[00:23:50] K: Before it goes into effect, HIPAA was delayed years after years after years because companies weren't prepared. But frankly, I mean, let's look at a practical level. Companies should be doing this. They should already be 

[00:24:03] Paul: Yes. Well. 

[00:24:05] K: that they need to beef up and get right Get on it.

[00:24:09] Paul: I mean, a lot of them do business with the European Union, so they would be subject to GDPR to some extent. I think a lot of them will be subject to one of the 15, 16 by now state laws, that will, 

[00:24:25] K: signed I couldn't see whether or not the governor signed Maine or not. So yeah.

[00:24:29] Paul: but I mean, those will be in effect at the latest 1st of January 2026, 

[00:24:34] K: Yep. 

[00:24:35] Paul: so. 

[00:24:36] K: Wait a minute Wasn't there one of them that was like 28 or something 27 or 28?

[00:24:41] Paul: I may have missed that one.

[00:24:43] K: I think I, I think I captured that. There's one of them. I don't remember which one it was, but I will say that one of the things I picked up out of IAPP was Oregon said theirs is not in effect yet, but they have some very specific provisions of their law that are very much different from other state laws and they plan to enforce on those provisions because they are there for a reason.

So now I got to go figure out what parts of Oregon law are different from the others because I don't recall that off the top of my head.

[00:25:13] Paul: So if any of our listeners has a very clear overview, we'll be happy to have you share that on our LinkedIn

[00:25:20] K: Yeah, absolutely. Feel free to do that. I really do like the authority that is giving the FTC. You and I have talked about before that we really do need a federal privacy agency that can make these kinds of decisions and do things. I'm okay if it comes out of the FTC, although not 

[00:25:39] Paul: Yeah, 

[00:25:39] K: entities are subject to the FTC.So, 

[00:25:43] Paul: no, but I think quite a few more may be subject now to the FTC because of the way that the, the scope was formulated. Plus all the other agencies and attorneys general would of course also. Have competence. So it's not like the ones that are not subject to the FTC can just escape compliance because there are so many different ways to enforce the law.

So I think that's a, that's actually a good thing.

[00:26:09] K: I do think it's interesting though that the termination of FTC rulemaking on commercial surveillance and data security will be terminated on the date of enactment. But as you said, it doesn't go into a force until 180 days. But we're going to stop all the rulemaking anyway. Just stop it when this passes.

We're done.

[00:26:30] Paul: That's your position, right? I mean, that's not, that's your desire.

[00:26:37] K: I don't know. I don't know that I've ever really been impacted by the FTC rulemaking on data surveillance or commercial surveillance and data security. But, yeah, just, just in case that was something that y'all were watching very closely, it's going to be gone as soon as this is passed. So,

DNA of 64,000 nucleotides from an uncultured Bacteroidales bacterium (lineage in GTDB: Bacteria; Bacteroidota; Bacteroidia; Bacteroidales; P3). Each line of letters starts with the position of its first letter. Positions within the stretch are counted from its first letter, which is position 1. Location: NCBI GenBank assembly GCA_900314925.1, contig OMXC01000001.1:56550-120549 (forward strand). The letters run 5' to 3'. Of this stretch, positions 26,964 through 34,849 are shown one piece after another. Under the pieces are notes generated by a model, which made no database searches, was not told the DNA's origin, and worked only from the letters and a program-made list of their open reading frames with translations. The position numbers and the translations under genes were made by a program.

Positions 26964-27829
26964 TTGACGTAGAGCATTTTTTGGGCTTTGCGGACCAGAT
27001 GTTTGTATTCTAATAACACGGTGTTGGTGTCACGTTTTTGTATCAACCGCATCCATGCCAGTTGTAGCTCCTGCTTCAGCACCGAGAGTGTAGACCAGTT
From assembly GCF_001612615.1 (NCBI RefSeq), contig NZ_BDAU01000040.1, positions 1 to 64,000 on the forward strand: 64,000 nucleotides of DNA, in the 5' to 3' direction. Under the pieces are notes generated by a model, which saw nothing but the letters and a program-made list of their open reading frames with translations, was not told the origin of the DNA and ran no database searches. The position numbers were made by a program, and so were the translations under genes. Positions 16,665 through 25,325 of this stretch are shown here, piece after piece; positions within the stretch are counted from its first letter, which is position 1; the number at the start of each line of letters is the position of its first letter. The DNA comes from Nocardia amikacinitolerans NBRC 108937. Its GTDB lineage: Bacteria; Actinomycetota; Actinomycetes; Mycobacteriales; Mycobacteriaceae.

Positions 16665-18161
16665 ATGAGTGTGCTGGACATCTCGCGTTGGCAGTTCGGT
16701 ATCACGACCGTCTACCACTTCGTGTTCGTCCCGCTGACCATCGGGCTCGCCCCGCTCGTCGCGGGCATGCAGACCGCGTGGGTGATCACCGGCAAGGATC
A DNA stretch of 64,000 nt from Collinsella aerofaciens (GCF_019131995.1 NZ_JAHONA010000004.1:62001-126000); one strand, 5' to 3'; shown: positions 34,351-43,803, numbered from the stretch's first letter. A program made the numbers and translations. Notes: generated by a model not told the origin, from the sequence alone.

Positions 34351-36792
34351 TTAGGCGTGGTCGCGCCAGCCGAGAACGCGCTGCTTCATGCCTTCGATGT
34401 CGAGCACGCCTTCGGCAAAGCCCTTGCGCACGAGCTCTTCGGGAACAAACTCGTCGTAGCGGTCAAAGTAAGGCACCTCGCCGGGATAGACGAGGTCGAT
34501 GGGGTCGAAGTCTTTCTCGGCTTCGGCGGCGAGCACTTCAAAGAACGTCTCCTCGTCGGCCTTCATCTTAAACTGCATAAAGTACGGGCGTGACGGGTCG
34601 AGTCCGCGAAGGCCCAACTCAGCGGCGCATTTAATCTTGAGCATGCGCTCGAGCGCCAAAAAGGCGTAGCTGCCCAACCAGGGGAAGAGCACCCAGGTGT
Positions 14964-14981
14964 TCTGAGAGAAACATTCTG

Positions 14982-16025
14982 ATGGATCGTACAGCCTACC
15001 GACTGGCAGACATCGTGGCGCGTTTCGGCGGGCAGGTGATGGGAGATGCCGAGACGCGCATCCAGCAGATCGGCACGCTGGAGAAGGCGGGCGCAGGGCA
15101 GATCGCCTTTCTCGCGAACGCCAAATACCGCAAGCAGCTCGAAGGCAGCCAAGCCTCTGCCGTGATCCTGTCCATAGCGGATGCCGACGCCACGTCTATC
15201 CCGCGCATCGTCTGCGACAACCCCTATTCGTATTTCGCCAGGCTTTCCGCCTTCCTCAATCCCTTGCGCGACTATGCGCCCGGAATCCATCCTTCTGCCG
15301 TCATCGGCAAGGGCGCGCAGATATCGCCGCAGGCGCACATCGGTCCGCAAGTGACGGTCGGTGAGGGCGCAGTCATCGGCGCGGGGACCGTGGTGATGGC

[00:26:53] Paul: another way to put out guidance or guidelines

[00:26:56] K: oh, absolutely. 

[00:26:57] Paul: decisions or or whatsoever.

[00:27:00] K: Now, at some point, they'll get to the point where they put out really useful and helpful guidance like the UK ICO does. There's a lot of user friendly Or the issued. European database puts out a lot. Well,

[00:27:17] Paul: It's not always as useful, but

[00:27:19] K: I was going to say, ah, there's a lot of guidance. Whether or not it's really useful and consumer friendly and absorbable is all that they're 

[00:27:29] Paul: At the same time, if I look at the things that the ICO puts out, sometimes I'm missing the legal details.

[00:27:34] K: that could be true. 

[00:27:36] Paul: it's to consumer friendly.

[00:27:38] K: Well, that's why I say very consumer friendly and absorbable. I think FTC kind of meets that happy medium in between. They really do like to put out guidance for companies trying to comply. For example, you can look at their guidance on COPPA. And how they answer a lot of FAQs and they really do their, their goal is they'd rather have companies comply.

It's kind of like if there's an evil person out there doing evil things to you, wouldn't you rather, see an enemy become a friend than die an enemy?

[00:28:06] Paul: That's that's for sure. 

[00:28:08] K: Depending on what they do.

[00:28:10] Paul: no, that is that is absolutely true. you know, it seems like the this legislation is pretty much. GDPR style. 

The Americans will never agree that this is something like the GDPR. 

[00:28:23] K: of course not. 

[00:28:24] Paul: but it is very GDPR style, which means that the fear of some of the big tech companies that at some point the U S would get a GDPR style legislation with FTC level enforcement, that that nightmare for them is becoming reality.

[00:28:42] K: Does not take us near as long to enforce as it does in other locations. 

[00:28:46] Paul: No, that's true. We have something called due process to bear in mind. All right.

[00:28:52] K: Yep, we're pretty quick on that, that whole enforcement stuff. But on the other hand, 

[00:28:57] Paul: somebody sues you. So you have to be quick